David N. Johnson

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For other people named David Johnson, see David Johnson (disambiguation).

David N. Johnson (born June 28, 1922, San Antonio, Texas) (died August 2, 1987 in Tempe, Arizona) was an American organist, composer, educator, choral clinician, and lecturer.

He studied organ and composition at Curtis Institute of Music (1940–1942). Between 1942 and 1946 he served in the U.S. Army Signal Corps/Air Corps in India, Burma, and China, receiving a Meritorious Service Award and campaign ribbons. He continued his music studies at Trinity University (Texas) (BMus 1950) and Syracuse University (MMus 1951, PhD 1956). He also held the associate certificate from the American Guild of Organists (AAGO).

He was a lecturer at Syracuse University (1951). From 1960–1967, he was college organist and organ instructor at St Olaf College, Northfield MN. He was named music department chair at St Olaf in 1965. In 1967, he succeeded Arthur Poister as professor of music and university organist at Syracuse University. He moved to Arizona in 1969, where he taught at Arizona State University, Tempe. He died in Tempe on August 2, 1987. He was married to Margaret S. Teal, and was the father of six children.

Johnson published well over three hundred compositions, most of them for church use, and was author of an Instruction Book for Beginning Organists (1964) and an Organ Teacher's Guide (1971).[1]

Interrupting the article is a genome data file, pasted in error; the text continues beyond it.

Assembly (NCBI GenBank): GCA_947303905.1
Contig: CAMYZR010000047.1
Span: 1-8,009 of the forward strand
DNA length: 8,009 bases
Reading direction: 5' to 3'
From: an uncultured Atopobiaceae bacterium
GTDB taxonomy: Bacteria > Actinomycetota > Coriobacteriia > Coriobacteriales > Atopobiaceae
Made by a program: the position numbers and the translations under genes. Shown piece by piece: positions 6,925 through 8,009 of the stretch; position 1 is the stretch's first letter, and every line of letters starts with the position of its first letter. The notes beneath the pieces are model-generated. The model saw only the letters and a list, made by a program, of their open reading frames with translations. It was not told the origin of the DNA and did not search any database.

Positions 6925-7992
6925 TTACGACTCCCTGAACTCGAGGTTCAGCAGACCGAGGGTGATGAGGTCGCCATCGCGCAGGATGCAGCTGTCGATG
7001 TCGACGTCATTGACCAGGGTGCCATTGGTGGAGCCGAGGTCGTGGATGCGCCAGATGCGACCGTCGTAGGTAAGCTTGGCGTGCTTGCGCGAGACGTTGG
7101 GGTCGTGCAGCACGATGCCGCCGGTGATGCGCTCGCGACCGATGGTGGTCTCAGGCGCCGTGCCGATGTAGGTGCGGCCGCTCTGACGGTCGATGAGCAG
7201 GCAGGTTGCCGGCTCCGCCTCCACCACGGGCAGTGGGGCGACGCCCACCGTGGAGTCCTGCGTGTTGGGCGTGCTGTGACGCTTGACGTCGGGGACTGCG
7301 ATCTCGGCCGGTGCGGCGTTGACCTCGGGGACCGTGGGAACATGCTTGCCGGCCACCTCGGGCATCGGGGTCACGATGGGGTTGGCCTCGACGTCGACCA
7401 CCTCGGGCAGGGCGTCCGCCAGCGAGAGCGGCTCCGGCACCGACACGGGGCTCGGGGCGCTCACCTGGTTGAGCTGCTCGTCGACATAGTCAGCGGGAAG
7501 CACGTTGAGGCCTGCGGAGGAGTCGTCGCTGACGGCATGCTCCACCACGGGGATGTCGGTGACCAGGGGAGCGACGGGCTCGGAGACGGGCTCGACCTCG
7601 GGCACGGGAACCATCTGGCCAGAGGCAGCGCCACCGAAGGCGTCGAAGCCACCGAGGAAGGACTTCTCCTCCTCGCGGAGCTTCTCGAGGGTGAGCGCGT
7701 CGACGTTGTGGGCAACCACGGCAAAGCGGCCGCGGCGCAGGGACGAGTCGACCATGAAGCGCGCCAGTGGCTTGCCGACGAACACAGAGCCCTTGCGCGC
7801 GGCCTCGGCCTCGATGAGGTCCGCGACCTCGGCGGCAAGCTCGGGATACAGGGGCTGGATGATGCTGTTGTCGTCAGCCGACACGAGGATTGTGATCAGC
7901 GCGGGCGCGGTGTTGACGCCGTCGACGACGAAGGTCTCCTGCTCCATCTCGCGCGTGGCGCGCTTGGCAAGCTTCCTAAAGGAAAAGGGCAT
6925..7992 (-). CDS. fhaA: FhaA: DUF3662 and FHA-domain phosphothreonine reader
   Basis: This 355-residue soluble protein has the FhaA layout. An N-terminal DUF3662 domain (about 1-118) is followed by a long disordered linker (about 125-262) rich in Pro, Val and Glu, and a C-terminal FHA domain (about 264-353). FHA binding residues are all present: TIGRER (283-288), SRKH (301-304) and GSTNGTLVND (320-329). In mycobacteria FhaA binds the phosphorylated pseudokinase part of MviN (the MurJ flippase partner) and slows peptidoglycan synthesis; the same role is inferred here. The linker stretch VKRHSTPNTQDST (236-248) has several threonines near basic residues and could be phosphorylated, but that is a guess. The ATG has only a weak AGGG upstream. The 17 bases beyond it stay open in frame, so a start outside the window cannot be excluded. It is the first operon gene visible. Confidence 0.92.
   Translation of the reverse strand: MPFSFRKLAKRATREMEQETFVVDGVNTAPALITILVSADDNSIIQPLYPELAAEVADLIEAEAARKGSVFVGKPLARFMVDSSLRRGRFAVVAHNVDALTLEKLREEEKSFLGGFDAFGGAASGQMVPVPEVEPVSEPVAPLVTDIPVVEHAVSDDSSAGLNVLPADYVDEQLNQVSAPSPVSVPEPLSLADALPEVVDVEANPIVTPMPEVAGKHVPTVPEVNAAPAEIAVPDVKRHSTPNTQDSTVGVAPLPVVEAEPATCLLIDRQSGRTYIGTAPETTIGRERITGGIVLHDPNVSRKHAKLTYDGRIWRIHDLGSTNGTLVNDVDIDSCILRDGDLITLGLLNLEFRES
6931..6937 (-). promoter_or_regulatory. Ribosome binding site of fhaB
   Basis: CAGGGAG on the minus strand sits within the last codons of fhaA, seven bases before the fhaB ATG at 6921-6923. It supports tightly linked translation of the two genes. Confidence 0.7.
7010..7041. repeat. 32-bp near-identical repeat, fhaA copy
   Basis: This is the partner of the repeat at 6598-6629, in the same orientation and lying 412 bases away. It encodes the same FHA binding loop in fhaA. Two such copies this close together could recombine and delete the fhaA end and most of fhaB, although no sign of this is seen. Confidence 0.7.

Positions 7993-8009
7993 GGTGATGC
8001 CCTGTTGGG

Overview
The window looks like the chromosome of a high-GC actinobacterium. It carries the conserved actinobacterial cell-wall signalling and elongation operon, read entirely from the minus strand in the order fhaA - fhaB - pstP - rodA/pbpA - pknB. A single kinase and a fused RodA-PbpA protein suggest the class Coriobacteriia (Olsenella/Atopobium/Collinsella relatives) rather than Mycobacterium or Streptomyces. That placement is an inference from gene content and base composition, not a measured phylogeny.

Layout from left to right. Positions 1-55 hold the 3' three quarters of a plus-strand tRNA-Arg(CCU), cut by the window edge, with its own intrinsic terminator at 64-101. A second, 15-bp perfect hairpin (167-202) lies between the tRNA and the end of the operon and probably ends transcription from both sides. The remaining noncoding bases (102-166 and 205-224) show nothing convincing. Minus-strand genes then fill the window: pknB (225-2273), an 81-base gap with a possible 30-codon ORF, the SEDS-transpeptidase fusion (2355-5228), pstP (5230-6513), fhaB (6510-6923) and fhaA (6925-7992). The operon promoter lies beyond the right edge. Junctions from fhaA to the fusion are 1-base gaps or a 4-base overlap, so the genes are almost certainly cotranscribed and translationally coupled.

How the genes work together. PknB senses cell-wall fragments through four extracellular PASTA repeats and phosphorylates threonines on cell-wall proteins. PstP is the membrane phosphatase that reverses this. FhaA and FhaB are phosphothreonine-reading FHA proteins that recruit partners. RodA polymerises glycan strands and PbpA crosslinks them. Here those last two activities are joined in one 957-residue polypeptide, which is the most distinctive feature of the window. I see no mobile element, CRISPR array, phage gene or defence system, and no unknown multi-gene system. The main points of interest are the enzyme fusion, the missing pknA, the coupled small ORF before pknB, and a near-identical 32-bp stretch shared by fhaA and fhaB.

Johnson's Trumpet Tune in D (1962) is the opening and closing theme for the weekly radio show With Heart and Voice, with host Peter DuBois.[2] Johnson's Trumpet Tune in D was also the first of two processionals used for the 1971 wedding of Richard Nixon's Daughter, Tricia, who was married in the White House Rose Garden with music provided by a string orchestra. Since this work was originally composed for organ, it was transcribed for string orchestra for its performance at the wedding.[3]

Several of Johnson's Trumpet Tunes have been recorded by Christopher Herrick in his Organ Fireworks series on the Hyperion record label.

Johnson's best-known vocal/choral work is "The Lone, Wild Bird". Inspired, in part, by his seeing a solitary white bird while en route by ship (in the early 1940s) from Los Angeles to Bombay, India – hundreds of miles from the nearest land in the middle of the South Pacific. Haunted by the image of that bird, Johnson later paired an American folk tune, "Prospect" from "The Sacred Harp" (1844), with a 1925 poem by the Rev. Richard McFayden (also McFadyen), entitled "The Lone, Wild Fowl" – also taking some poetic license with the title.[4] It first appeared in "Twelve Folksongs and Spirituals" (1968), compiled and arranged by Johnson.[5] The pairing is so natural that many assume it is the tune's original text, and vice versa.

References[edit]

  1. ^ With One Voice: Reference Companion, Pg. 49
  2. ^ 20th Century Organ Fireworks, Hyperion
  3. ^ Video of the wedding processional: http://www.criticalpast.com/video/65675056988_Tricia%27s-wedding-day_Rose-Garden_White-House_Patricia-Nixon_Mary-Ann_Julie-Nixon
  4. ^ Dissertation (Ed.D.): The Choral Music of David N. Johnson by Chadwick Joseph Edwards, Arizona State University, May 1977, Pp. 107-108
  5. ^ The Presbyterian Hymnal Companion by LindaJo K. McKim, Pg. 277

Connection to Augsburg Fortress bio of D N Johnson See article on the hymn, "Earth and All Stars" which credits David N. Johnson as the composer of the melody: http://www.reformedworship.org/magazine/article.cfm?article_id=292